After consulting with Ryan Williams, a project management guru within our company, we generated a list of five items we felt were most important for any kind of project management. Her suggestions laid the foundation for this article because her expertise in this area is remarkable. Below are the ideas she sent us bolded and in quotation marks with our interpretations below.
1. “Project definition" – Define project scope in 1-3 sentences and include it in every project meeting to avoid scope creep.”
The scope statement helps stakeholders develop a common understanding of the project and specifies what should be the goals and objectives of the project and what needs to be accomplished for the project. Scope creep refers to uncontrolled changes in a project’s scope. This occurs when the scope of a project is not controlled, documented or defined properly.
Defining project scope and avoiding scope creep are important because doing so keeps the stakeholders in the know and the project on budget and schedule. “There will be people who try to change things or add things to the project without allow for time line changes. Watch out for these people,” Gerald Nichols, another project management guru within our company, said. Maintaining a balance of both aspects is a difficult task, but they are crucial to not losing control of the project. A clear plan leads to flawless execution. If everything is plotted out perfectly, and the members of the team keep referring to that plan, odds are the project is going to be a success.
Gerald Nichols weighed in on the topic, saying “Understand exactly what the project encompasses. That way there are no surprises later.”
2. “Key Resources" – Assign a resource from each department involved in the project. This resource is responsible for attending meetings and keeping their team posted on progress.”
Selecting a representative from each department allows for the remaining members to continue their work while the representative is doing the job of filling everyone else in. Uprooting all of the people that are working on the project can be a painstaking endeavor. Streamlined meetings with just the representatives are more conducive to a productive discourse.
3. “Milestones" - Define priorities and set dates for tasks to be accomplished to keep project on track.”
Everything in life has to be prioritized, especially when it comes to project management. You want everyone working on the project to work on the most important thing first and work down the list until it’s completed. Also, deadlines provide the workers with a goal for when the task should be finished. Deadlines must be honored for the project to stay on target.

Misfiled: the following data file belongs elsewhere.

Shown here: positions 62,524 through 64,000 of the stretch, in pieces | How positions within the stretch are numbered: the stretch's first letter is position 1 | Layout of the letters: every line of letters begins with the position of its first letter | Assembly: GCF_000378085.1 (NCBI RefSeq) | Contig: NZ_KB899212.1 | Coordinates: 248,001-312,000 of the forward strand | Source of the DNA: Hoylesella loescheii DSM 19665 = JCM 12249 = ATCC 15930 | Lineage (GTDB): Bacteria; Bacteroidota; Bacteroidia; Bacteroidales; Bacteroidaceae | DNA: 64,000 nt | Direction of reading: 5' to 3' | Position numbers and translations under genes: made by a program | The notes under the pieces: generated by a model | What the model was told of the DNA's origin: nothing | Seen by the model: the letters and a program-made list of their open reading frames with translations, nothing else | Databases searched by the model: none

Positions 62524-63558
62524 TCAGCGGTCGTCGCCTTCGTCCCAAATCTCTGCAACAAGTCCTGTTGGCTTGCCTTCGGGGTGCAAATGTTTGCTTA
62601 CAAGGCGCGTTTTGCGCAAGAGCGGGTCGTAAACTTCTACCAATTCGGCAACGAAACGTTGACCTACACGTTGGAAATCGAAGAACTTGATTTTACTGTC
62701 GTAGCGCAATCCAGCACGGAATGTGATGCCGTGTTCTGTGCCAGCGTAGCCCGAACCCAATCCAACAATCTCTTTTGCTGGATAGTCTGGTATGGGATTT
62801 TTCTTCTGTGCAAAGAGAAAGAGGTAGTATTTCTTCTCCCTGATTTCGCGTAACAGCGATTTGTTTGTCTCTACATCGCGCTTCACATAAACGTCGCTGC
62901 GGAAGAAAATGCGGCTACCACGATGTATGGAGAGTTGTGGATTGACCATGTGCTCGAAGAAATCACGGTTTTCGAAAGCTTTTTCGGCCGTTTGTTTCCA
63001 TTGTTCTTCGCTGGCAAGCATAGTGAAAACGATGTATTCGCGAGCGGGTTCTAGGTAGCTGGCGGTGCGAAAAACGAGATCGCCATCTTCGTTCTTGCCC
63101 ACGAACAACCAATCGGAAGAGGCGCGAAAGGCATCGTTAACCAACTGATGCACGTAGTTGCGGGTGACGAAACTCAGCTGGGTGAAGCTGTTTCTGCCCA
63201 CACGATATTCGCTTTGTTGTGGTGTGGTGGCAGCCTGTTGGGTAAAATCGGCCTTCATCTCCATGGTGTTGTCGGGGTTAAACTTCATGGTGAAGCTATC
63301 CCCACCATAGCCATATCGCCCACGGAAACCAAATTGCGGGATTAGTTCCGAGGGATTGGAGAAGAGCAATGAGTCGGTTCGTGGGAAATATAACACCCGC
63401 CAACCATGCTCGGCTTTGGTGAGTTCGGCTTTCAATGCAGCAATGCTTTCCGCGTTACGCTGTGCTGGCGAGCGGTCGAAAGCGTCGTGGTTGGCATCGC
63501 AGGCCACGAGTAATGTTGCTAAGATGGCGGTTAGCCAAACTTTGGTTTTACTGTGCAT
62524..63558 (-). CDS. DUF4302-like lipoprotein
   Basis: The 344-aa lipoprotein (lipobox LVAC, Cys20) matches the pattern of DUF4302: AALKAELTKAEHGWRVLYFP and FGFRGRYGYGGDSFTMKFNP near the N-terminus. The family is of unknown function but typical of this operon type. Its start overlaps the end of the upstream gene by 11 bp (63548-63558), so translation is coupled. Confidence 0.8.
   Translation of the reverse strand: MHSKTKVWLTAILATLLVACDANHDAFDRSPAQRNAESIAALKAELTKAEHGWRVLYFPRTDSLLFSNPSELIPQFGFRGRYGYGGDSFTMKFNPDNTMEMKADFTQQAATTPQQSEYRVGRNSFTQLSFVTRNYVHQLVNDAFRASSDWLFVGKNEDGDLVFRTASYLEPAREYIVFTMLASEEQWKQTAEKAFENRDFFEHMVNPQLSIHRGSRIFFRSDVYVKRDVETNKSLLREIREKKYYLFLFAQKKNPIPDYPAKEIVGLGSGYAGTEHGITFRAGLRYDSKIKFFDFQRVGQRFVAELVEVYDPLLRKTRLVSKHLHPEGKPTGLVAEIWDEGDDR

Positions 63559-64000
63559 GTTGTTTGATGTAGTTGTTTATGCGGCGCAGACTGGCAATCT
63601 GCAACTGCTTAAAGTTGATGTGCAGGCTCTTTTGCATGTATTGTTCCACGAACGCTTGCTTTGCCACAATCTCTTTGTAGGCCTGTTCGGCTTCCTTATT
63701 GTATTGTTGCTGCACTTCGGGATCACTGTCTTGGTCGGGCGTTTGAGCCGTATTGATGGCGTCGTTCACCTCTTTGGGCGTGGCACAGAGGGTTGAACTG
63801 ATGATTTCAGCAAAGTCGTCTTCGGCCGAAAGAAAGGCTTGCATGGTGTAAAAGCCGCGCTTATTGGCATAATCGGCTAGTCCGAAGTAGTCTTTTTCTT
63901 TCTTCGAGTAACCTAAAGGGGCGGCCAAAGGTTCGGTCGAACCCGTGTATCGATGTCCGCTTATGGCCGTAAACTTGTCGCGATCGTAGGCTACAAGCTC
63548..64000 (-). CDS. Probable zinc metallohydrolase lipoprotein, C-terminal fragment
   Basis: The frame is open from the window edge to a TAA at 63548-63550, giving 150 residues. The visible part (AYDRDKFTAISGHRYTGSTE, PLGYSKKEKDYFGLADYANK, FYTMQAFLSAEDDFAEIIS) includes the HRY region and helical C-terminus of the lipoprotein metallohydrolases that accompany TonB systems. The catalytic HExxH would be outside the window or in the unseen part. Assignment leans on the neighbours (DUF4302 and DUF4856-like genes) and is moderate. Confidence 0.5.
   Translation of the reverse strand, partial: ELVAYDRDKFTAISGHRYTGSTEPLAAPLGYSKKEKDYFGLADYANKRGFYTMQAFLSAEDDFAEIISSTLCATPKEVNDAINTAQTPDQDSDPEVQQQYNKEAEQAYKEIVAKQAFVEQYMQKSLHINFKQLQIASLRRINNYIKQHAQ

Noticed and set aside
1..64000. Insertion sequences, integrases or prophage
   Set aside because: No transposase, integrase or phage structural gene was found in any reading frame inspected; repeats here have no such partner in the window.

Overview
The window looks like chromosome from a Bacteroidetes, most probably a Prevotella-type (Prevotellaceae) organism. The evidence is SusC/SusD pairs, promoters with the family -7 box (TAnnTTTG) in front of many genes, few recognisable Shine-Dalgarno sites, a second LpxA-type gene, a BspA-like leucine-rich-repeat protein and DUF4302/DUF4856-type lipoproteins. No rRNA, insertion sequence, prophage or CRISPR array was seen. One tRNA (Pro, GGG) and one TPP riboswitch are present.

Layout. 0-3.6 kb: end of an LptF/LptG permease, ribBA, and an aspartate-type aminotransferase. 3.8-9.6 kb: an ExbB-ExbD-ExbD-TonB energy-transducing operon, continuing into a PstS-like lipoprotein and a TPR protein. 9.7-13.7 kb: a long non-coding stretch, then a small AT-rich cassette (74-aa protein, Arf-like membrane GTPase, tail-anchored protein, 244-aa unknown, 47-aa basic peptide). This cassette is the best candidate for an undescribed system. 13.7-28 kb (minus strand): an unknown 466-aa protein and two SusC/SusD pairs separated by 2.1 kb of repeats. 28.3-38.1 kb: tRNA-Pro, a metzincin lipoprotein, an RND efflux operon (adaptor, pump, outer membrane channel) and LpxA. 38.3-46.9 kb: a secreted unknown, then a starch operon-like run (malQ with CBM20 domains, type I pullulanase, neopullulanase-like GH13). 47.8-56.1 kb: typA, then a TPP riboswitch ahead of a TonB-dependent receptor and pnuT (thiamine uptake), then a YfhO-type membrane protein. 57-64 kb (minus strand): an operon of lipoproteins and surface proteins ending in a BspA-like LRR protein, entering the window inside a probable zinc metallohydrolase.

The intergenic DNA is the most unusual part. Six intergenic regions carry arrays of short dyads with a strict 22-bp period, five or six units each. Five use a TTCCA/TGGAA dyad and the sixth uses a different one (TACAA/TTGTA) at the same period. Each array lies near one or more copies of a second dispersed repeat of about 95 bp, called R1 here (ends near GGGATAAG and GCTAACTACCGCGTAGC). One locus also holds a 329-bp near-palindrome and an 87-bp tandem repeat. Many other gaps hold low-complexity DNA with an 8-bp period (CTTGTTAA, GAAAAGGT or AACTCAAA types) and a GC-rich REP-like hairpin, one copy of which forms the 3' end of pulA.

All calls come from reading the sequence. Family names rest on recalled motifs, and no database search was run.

4. “Time Management" – If tasks are not completed on their required dates, adjust the calendar or priorities appropriately, so other departments are not adversely affected.”
As much as we would like to meet every deadline, disasters can happen that take our eyes off the prize. A worker can try their hardest to get something done on time, but every so often it isn’t meant to be. “Don’t try and estimate a project until it has been broken down to tasks. You will/can forget about smaller tasks that when added together will push your time frame out,” Nichols said.
This isn’t their fault though, so everything can be adjusted accordingly. However, in the case of employees who don’t get their work done for reasons of their own design, the team needs to be adjusted more than the calendar.
“When it comes to projects it is the same as the old line “How do you eat an elephant?” – One bite at a time. Take the project and break it down to tasks, if a task can be broken down to more tasks, do it. You should end up with a list of tasks that you can put time to and milestones,” Nichols said.
5. “Manage Expectations" – Constant communication with the key resources and project stakeholders on progress. If priorities or end dates change, all stakeholders should know.”
Communication is important in any relationship, especially ones between the project manager and their team and the company and their stakeholders. Constant, productive communication needs to occur for the project to be completed on time and without too many disgruntled employees coming away from it. The stockholders need to stay informed because they want to be involved in the company’s operations. Alienating them could result in the financial collapse of the company as a whole.
“Keep everyone on the team in the loop, even if they are not directly involved with that piece. You might think that development is not involved in a sales decision, however they might be greatly impacted by the decision or have a better idea you have not thought of,” Nichols said.
Using the five recommendations above and online project management services could help you complete any project with stunning results. Keep in mind the other guidelines for your respective industries. Those rules and what we’ve provided will lead you on a surefire path towards success.
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